In many ways travelling by bicycle offers a method of travel that falls between taking your own vehicle and using public transport. It is obviously slower than taking a motorised vehicle but can be taken on a lot of public transport. It also offers the flexibility to cover a greater area in a given time than walking.
The other advantage is that compared to taking your own vehicle you will gain more contact with local people and certainly in the third world will not be seen as a 'rich Westerner'.
The first thing is to decide what sort of terrain and the distance you plan to cover. For most road trips a light but sturdy touring bike with about 10 gears is a good option. Try not to go for anything to extreme not only might it receive unwelcome attention but exotic bikes will be more difficult to fix and obtain spares for. Steel frames have the advantage that they can be welded anywhere in the world.
Try and get the best set of wheels and tyres possible. Wheels should ideally use pre-stretched spokes. Make sure that the rims are a standard size and that tyres should be available at you destination. Expect to achieve around 8000 miles a tyre with a loaded bike.
Choosing a good comfortable saddle will definitely enhance your journey. Plastic saddles that do not allow moisture to wick aware should be avoided. Leather or suede saddles are good options but what ever type you use make sure to break it in before setting of on your trip
Although mountain bikes are very much the in fashion for touring the upright handle bars are not as good as drop handle bars which allow you to change your riding position when your muscles start to ache. Upright handle bars also cause more weight to be transferred through the saddle.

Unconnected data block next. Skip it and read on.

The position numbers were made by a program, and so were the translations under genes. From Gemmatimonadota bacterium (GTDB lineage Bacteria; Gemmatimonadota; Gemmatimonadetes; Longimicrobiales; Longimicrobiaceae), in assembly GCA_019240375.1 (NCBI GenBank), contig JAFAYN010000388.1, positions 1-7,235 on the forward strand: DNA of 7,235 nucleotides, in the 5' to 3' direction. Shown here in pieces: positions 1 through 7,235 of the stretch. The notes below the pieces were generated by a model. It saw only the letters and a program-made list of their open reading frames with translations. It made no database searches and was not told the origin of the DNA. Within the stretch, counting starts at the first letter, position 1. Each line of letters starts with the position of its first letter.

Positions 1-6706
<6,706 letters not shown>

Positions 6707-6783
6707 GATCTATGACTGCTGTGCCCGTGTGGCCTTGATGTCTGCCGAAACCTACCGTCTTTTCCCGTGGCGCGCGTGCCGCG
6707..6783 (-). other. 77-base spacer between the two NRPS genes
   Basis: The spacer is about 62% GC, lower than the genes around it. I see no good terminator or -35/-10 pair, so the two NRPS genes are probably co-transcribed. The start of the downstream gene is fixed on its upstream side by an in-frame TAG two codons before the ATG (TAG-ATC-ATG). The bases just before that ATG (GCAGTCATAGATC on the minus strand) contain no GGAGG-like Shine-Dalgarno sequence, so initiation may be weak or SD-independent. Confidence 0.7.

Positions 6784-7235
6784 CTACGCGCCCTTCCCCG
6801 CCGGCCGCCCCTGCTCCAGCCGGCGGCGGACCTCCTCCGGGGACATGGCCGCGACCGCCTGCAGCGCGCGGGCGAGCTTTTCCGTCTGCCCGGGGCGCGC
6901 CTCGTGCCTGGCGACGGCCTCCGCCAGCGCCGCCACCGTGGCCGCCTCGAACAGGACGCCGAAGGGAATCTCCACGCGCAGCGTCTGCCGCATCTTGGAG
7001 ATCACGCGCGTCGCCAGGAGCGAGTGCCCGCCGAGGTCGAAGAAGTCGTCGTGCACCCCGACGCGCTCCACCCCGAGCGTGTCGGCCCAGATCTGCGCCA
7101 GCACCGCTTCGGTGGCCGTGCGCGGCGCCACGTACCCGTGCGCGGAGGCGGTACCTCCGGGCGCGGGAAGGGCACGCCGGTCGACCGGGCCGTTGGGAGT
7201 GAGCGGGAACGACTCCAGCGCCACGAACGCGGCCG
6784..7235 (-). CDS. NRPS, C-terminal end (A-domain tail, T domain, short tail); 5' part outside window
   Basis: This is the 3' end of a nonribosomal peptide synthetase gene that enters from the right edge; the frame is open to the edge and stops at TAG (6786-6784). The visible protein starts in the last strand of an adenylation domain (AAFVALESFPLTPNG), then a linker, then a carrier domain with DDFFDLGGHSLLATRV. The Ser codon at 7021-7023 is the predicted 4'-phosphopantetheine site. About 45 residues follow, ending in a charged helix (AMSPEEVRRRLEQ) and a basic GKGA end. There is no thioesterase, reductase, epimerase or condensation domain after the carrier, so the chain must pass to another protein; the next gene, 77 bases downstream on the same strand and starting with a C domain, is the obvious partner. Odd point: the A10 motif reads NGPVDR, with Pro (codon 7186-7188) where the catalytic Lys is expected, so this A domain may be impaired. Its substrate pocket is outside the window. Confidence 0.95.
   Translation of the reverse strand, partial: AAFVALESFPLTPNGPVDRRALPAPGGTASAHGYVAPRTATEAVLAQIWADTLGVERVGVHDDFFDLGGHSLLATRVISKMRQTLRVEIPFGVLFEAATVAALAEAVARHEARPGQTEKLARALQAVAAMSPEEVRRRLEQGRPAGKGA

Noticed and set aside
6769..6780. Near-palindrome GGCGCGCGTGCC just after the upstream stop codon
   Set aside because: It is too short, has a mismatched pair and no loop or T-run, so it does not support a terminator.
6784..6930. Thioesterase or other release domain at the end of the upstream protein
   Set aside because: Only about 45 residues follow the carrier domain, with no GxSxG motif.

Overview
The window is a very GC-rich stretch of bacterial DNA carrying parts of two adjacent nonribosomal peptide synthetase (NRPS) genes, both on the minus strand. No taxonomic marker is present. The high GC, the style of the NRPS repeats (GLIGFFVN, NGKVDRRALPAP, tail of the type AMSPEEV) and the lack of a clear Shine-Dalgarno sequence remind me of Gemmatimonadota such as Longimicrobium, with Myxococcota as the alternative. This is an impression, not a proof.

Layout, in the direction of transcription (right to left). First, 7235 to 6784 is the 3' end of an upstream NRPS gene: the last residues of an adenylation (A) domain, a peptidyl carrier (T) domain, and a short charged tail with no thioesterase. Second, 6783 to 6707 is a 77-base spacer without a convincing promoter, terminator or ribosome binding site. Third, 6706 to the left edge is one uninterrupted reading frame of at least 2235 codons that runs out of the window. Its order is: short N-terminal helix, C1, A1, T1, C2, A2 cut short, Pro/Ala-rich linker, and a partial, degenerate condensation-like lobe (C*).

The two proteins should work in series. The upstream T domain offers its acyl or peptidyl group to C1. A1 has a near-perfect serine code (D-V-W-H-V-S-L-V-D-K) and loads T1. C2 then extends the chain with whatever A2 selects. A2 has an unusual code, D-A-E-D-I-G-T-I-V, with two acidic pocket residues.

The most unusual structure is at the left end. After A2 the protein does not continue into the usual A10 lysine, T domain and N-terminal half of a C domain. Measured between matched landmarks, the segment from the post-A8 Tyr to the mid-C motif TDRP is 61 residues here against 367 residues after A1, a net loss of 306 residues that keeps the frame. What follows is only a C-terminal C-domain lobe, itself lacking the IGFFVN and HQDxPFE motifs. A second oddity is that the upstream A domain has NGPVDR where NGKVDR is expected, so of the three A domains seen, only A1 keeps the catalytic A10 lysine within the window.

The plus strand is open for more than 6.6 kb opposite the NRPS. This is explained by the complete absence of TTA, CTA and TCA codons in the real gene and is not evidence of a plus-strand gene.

Rather than buying and transporting bicycles you could always hire them at your destination. The most important thing is to give the bike a good examination and if in doubt do not take it. Remember to ask for a lock for the bike. In a lot of countries bikes are cheap to hire but don't expect to get a flash new bike. The benefits are that you can explore a greater distance on than on foot but you obviously don't have the hassle of transporting the bike. IF you are using the bike in town and plan to have it for a couple of days it is worth checking where you are staying if there is some place you can keep it.
The golden rule as always is to keep your gear to a minimum. For most trips a change of clothes, tool kit, spares and a sleeping bag should suffice. The more weight you carry will not only make pedalling harder but will also cause more stress to the bike.
It is best to take layers of clothing using the same principles as for walking. Clothing should wick away moisture from the skin so fabrics such as Polartec is ideal. Your outer layer should be wind proof, breathable and waterproof here Gortex is a good option. Close fitting clothes will cause less drag and be more comfortable. Specialist cycling shoes are often very uncomfortable out of the pedals so a shoe with a solid sole may well be a more flexible option
The amount of spares you take will depend on the trip but in most countries you will be able to get replacement parts. Therefore a spare tyre, spokes, inner tube and puncture repair kit are the basic spares.For longer trips a spare chain might also be included.
Being able to repair the bike is important so carry tools to allow you to undertake any necessary repairs. A basic tool kit should consist of allen keys, chain link remover, screwdrivers, spanners (adjustable or multi size).
You will find that you need to drink plenty of liquids constantly especially in hot climates. Make sure you can obtain and if necessary purify enough water on for your trip before setting out on each stage.